On multi-day, backcountry hunts, having a source of drinking water is an important issue. Water weighs a lot, so it’s not feasible to carry enough to last more than a couple of days. Water in the woods can also be infected with nasty things like giardia, e-coli, and parasites, so drinking that “fresh” mountain spring water could leave you with severe stomach cramps and a trip to the doctor. There are basically two ways to make water safe to drink: filter it, or kill the crud that lives in it. Filters tend to be slow and bulky, but you can start with muddy water and end up with clear water. That’s pretty nice. However, once the filter itself plugs up, you’ll get no water through it at all until you install a new filter cartridge, so it’s best to carry some sort of backup. I got stuck in the backcountry once with a plugged filter and no backup. That really sucked. I don’t like to pack extra gear around, so now I try to find a source of clear, running water and use iodine tablets to kill any creepy crawlies in it.
On my recent elk hunting trip, the environment was hot and dry. There was no running water nearby, so we had to improvise. We managed to find a muddy “seep” on a hillside. There was no running water there, so we scratched some grooves into the hillside with a stick to channel the water and then tried various ways to get the water to form a small waterfall to make it easier to pour into our water bottles while avoiding as much solid debris as possible. Luckily, this area had been used as a water source in the past and someone left a short piece of pvc pipe nearby. Having a piece of pipe is a huge help in channeling water (I guess that’s obvious, but when you’re out in the woods and trying to come up with a pipe-less solution, it’s really difficult). The water wasn’t completely free of debris, but it was pretty good. The heavy items settle to the bottom of the water bottle, making them easier to avoid.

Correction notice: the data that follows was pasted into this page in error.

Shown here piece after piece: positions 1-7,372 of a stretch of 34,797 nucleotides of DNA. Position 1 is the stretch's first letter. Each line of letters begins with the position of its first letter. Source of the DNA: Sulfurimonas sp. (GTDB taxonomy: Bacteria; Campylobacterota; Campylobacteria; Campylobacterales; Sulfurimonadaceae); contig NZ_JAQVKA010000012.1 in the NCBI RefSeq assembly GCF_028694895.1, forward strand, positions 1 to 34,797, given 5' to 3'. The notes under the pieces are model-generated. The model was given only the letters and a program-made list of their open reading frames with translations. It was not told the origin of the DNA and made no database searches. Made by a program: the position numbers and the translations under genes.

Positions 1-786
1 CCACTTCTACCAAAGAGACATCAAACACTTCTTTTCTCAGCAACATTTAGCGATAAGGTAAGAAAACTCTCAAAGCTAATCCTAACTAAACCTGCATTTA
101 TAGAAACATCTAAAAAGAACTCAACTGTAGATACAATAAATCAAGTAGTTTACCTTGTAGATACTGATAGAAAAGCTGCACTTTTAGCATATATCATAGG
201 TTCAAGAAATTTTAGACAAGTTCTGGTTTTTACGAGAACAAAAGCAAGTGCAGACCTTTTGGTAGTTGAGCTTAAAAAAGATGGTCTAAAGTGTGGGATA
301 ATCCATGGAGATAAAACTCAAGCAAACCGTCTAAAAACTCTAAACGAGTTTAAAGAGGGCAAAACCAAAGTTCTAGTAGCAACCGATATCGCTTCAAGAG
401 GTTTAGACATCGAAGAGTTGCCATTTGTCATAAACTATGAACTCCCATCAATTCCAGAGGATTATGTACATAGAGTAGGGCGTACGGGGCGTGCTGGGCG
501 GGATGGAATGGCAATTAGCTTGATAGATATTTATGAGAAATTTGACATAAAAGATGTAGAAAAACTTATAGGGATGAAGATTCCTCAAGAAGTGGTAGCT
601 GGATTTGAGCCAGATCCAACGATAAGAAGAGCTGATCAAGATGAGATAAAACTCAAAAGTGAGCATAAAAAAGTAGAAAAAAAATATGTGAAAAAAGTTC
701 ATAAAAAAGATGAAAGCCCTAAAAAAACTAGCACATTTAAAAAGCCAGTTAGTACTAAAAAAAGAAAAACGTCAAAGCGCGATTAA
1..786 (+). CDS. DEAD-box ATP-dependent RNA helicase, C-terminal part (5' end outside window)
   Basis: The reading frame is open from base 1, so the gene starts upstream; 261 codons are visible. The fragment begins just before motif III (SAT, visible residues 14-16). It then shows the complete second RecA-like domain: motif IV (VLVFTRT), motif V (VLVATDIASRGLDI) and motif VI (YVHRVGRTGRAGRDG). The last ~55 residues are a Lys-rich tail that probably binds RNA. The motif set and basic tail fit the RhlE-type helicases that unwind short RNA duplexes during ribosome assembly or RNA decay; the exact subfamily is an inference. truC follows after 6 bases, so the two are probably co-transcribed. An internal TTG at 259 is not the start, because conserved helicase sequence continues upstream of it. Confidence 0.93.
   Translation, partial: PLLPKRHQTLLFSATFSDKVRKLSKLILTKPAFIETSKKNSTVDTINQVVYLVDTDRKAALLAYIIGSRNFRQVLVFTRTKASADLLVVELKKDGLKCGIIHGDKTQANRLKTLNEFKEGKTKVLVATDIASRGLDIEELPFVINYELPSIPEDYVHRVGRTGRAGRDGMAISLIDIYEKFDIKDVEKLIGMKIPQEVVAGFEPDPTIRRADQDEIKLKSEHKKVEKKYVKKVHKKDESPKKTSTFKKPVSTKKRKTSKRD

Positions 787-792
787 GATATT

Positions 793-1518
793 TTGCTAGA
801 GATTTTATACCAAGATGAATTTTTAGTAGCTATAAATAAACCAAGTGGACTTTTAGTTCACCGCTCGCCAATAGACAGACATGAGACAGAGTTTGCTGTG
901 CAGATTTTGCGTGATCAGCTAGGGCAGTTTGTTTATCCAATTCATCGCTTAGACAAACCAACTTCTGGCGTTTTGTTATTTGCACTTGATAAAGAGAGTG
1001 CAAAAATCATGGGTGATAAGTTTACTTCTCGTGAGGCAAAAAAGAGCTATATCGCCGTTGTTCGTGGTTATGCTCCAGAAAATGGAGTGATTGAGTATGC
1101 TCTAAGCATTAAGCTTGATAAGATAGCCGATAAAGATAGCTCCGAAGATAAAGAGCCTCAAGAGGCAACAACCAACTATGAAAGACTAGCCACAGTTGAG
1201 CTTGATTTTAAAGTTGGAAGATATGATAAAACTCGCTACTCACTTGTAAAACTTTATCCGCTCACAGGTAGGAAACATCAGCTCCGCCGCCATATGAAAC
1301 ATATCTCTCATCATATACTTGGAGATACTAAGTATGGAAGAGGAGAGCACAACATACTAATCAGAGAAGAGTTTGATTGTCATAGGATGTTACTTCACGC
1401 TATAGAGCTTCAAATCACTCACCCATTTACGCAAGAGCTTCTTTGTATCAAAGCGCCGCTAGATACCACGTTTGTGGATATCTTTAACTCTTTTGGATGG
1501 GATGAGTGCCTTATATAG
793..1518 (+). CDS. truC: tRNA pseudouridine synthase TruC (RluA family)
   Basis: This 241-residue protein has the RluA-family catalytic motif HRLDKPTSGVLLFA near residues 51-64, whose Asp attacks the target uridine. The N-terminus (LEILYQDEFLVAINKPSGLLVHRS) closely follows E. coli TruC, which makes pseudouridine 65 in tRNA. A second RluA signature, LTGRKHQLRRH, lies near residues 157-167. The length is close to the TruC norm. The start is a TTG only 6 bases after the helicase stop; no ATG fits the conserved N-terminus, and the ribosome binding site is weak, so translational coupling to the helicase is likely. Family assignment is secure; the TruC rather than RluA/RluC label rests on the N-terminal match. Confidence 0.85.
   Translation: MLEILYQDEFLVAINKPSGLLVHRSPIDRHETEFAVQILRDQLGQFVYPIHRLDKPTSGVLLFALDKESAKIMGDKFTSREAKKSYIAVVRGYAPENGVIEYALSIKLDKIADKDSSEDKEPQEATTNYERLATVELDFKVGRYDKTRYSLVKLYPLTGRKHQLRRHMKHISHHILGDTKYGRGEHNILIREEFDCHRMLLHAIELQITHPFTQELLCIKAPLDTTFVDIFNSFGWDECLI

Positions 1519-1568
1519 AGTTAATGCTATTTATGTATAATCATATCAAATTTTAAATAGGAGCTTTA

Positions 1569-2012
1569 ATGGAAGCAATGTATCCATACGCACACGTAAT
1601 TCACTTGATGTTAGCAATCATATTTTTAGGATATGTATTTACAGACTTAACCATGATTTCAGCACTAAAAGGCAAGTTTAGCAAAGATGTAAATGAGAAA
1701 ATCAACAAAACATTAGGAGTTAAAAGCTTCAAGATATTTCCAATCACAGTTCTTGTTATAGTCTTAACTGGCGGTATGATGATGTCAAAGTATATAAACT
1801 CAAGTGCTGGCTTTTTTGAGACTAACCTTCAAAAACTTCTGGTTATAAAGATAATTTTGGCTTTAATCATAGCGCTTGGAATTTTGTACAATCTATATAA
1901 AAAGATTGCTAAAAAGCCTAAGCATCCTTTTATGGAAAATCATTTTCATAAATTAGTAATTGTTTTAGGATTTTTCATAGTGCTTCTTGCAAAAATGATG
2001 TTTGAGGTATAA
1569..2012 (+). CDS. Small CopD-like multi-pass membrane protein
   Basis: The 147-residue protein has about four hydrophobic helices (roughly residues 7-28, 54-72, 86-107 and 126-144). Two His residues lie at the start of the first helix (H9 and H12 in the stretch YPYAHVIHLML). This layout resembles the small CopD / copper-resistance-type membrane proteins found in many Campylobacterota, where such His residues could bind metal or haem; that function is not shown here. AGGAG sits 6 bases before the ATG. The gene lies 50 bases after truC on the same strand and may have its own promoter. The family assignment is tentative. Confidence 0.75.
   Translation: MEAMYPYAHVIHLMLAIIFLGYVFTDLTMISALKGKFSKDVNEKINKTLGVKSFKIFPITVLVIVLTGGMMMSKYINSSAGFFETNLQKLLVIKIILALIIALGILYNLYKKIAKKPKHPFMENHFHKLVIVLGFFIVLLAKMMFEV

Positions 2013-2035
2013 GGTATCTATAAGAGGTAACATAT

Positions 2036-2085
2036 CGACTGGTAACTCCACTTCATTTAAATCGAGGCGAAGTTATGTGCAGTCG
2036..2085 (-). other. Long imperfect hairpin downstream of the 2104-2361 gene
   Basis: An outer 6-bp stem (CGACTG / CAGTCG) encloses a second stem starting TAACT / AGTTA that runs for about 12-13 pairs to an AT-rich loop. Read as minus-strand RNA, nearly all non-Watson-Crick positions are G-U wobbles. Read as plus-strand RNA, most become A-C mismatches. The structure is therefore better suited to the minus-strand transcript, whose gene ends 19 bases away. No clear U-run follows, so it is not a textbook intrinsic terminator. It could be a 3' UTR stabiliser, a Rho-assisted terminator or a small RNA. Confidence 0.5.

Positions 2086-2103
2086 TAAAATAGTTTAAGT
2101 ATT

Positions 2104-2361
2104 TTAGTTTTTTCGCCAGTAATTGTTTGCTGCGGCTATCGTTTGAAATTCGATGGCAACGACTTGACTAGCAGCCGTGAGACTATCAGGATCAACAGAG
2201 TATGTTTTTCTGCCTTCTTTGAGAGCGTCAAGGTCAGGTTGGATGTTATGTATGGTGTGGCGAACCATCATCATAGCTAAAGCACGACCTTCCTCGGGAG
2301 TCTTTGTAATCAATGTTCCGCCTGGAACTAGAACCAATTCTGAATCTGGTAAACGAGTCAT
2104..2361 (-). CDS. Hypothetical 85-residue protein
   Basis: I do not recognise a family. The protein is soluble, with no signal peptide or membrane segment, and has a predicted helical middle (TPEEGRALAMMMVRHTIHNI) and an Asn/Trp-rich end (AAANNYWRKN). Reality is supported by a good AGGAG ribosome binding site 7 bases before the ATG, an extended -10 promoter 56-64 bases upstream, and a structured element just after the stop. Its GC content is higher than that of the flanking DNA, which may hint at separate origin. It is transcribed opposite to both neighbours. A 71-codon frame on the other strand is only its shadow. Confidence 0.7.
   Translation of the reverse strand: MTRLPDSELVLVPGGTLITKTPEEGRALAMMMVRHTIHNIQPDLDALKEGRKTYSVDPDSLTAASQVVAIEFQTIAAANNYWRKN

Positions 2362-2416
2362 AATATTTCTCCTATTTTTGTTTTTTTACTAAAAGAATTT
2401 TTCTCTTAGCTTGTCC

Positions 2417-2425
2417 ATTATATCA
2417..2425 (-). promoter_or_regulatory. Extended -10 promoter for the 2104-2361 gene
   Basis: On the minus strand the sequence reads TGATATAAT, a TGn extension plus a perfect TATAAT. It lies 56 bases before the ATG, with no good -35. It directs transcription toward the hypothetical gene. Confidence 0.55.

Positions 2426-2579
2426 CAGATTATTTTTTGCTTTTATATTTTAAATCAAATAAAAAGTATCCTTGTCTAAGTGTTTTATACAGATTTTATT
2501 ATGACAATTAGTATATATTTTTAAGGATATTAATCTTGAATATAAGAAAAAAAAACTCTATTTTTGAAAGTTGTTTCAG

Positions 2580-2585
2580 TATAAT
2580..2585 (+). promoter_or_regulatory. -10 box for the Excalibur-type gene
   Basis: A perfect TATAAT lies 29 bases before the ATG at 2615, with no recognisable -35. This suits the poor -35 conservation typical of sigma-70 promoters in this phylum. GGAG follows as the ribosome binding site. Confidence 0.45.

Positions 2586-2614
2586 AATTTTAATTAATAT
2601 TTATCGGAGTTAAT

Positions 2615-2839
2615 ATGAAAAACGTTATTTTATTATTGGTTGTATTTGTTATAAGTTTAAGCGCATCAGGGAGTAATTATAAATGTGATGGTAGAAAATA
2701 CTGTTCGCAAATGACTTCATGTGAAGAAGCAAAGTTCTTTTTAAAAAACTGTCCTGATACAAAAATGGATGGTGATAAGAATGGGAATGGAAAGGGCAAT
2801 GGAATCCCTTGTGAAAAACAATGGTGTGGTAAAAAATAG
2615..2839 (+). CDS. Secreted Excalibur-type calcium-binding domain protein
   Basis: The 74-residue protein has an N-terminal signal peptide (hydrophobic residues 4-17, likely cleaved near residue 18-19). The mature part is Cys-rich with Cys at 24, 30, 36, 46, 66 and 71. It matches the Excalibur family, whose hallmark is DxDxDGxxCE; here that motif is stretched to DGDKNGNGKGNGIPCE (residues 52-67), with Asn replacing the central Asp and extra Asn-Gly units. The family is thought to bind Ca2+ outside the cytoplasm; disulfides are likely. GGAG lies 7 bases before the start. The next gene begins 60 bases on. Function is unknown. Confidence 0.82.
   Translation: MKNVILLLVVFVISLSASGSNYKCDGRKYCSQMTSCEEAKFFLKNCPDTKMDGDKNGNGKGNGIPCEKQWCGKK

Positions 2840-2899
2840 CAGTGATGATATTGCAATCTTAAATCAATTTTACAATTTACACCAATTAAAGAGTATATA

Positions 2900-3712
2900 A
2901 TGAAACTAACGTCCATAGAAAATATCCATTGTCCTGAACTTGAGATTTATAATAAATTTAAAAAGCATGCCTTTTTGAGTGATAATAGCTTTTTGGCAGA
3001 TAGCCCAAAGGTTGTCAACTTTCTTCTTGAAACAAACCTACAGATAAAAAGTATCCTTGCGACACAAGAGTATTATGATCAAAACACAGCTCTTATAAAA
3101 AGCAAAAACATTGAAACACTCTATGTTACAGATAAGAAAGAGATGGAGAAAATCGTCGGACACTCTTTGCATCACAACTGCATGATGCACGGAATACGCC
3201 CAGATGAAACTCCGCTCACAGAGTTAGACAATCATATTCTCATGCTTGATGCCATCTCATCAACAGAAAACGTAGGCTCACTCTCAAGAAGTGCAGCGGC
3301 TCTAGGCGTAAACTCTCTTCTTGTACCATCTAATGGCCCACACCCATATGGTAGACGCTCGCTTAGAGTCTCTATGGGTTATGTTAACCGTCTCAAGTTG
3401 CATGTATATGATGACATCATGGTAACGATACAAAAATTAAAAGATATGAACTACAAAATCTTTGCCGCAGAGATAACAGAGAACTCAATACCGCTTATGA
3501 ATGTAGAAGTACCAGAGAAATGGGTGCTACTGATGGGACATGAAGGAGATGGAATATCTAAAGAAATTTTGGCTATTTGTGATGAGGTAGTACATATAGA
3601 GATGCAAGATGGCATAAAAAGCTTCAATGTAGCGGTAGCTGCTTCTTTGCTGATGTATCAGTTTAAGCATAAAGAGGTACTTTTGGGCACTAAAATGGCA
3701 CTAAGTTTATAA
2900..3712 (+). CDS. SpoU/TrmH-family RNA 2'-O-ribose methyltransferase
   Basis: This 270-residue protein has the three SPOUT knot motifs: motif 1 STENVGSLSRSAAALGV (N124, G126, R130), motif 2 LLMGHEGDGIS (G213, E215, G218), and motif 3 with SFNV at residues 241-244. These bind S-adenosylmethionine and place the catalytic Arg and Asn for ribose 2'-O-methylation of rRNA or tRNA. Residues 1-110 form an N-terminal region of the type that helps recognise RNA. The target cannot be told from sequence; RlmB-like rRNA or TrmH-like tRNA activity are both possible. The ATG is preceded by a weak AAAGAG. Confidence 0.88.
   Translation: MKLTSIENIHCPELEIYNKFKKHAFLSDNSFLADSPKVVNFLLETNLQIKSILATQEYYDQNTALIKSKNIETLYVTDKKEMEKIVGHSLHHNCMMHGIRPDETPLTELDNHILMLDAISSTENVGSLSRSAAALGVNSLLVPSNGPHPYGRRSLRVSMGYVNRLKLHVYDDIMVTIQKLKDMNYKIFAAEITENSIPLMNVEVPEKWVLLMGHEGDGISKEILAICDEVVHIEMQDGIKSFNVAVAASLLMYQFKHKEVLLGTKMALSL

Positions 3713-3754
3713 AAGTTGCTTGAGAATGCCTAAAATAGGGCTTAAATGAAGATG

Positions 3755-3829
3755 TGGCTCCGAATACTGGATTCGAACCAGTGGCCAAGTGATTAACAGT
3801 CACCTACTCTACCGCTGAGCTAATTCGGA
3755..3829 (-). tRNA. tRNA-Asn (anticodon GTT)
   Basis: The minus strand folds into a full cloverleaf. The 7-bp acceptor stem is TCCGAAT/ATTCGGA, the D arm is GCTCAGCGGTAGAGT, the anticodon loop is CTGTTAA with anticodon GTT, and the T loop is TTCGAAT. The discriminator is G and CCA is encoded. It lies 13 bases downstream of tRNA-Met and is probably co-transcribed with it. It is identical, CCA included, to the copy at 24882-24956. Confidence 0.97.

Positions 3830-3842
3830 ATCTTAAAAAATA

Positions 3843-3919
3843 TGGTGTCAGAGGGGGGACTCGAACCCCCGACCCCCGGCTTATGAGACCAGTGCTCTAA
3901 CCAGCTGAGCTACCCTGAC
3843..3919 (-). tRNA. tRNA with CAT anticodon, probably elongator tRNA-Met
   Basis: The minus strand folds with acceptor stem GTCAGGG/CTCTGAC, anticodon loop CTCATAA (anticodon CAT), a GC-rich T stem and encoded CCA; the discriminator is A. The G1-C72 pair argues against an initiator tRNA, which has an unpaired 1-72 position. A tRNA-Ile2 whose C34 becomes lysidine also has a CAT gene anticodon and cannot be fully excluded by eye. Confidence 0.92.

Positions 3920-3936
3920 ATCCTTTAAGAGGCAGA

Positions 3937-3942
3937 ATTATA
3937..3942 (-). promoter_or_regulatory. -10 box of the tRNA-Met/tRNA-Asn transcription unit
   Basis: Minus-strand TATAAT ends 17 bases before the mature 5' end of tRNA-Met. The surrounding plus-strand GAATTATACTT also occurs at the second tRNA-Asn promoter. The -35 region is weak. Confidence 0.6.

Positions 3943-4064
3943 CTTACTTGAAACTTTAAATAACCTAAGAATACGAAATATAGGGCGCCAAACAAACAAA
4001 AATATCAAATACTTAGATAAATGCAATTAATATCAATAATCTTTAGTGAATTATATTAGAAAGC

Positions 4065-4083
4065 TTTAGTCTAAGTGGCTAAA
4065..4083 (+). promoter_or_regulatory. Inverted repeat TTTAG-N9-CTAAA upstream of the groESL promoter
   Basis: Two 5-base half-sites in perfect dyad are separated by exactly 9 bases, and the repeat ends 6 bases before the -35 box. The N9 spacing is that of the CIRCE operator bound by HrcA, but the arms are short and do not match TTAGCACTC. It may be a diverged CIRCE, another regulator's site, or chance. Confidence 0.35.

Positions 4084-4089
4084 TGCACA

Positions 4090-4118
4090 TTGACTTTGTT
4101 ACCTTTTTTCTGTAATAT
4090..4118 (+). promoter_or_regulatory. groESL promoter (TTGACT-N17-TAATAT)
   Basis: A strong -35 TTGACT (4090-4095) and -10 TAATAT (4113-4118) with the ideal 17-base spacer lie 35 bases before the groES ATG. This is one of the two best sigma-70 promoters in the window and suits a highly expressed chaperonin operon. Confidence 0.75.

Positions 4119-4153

Before we got the seep pipe setup, we were drinking water that was “lightly brown” in color and gritty. It was safe to drink after iodine treatment, but crunchy water is an acquired taste that I haven’t quite developed yet. Some people really don’t like the taste of iodine, but I’ve gotten used to it. Sometimes I will add some flavored powder, like Propel, to it (sort of tastes like Kool-Aid) to make it more appealing. Water can also be made safe through boiling, but that uses up cooking fuel and also tends to cook the dirt into the cooking pot itself (if you’re using one of those soft metal pots like a Jet Boil). Overall, I think iodine tablets are a really good compromise.
Of course, you can always take your chances and drink the water without treatment. I rarely do this, but sometimes I take my chances. On my recent elk hunt, there was a horse trough where the water flowed right out of the ground through a piece of pipe. A local outfitter fills up client drinking water there, doesn’t treat it, and has never had any problems. That endorsement was good enough for me and sure enough, I had no ill effects from drinking that water either.